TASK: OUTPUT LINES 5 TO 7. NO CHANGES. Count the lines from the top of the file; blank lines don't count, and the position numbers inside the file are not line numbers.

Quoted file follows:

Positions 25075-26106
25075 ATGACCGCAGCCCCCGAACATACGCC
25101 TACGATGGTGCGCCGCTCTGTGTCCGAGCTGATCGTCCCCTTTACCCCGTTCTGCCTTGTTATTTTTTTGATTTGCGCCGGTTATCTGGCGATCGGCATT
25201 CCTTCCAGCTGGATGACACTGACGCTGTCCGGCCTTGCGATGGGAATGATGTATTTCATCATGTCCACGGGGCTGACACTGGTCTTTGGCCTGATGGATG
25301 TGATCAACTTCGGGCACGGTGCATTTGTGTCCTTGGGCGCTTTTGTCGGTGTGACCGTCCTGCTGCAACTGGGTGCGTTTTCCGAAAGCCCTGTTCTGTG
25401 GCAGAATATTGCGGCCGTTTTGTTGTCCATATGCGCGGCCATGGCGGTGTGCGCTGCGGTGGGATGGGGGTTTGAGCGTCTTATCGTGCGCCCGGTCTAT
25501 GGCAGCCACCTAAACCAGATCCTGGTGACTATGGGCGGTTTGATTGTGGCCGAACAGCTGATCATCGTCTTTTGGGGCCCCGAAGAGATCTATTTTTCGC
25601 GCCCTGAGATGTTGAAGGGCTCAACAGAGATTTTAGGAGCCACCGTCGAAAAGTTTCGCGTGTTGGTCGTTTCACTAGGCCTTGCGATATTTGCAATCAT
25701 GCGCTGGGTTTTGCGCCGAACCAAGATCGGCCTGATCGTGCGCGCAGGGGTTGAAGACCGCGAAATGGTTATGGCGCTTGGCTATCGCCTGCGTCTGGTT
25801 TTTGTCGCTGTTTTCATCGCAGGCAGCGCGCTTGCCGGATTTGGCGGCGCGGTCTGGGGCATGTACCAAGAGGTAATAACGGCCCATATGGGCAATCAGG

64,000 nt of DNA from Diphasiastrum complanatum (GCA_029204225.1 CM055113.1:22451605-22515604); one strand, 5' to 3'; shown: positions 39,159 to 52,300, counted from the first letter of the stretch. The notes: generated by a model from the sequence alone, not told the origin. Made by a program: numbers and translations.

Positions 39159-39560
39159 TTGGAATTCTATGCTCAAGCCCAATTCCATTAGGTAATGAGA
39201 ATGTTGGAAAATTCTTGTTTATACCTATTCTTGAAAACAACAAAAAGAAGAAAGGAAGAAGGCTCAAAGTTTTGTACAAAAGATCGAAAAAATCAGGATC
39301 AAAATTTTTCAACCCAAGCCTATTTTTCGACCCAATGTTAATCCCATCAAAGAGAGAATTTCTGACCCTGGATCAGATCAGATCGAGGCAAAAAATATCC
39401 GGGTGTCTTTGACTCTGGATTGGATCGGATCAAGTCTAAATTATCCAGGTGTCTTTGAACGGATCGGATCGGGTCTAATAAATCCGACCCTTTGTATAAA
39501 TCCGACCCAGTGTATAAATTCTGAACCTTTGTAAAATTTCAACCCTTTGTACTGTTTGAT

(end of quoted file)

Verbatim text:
25301 TGATCAACTTCGGGCACGGTGCATTTGTGTCCTTGGGCGCTTTTGTCGGTGTGACCGTCCTGCTGCAACTGGGTGCGTTTTCCGAAAGCCCTGTTCTGTG
25401 GCAGAATATTGCGGCCGTTTTGTTGTCCATATGCGCGGCCATGGCGGTGTGCGCTGCGGTGGGATGGGGGTTTGAGCGTCTTATCGTGCGCCCGGTCTAT
25501 GGCAGCCACCTAAACCAGATCCTGGTGACTATGGGCGGTTTGATTGTGGCCGAACAGCTGATCATCGTCTTTTGGGGCCCCGAAGAGATCTATTTTTCGC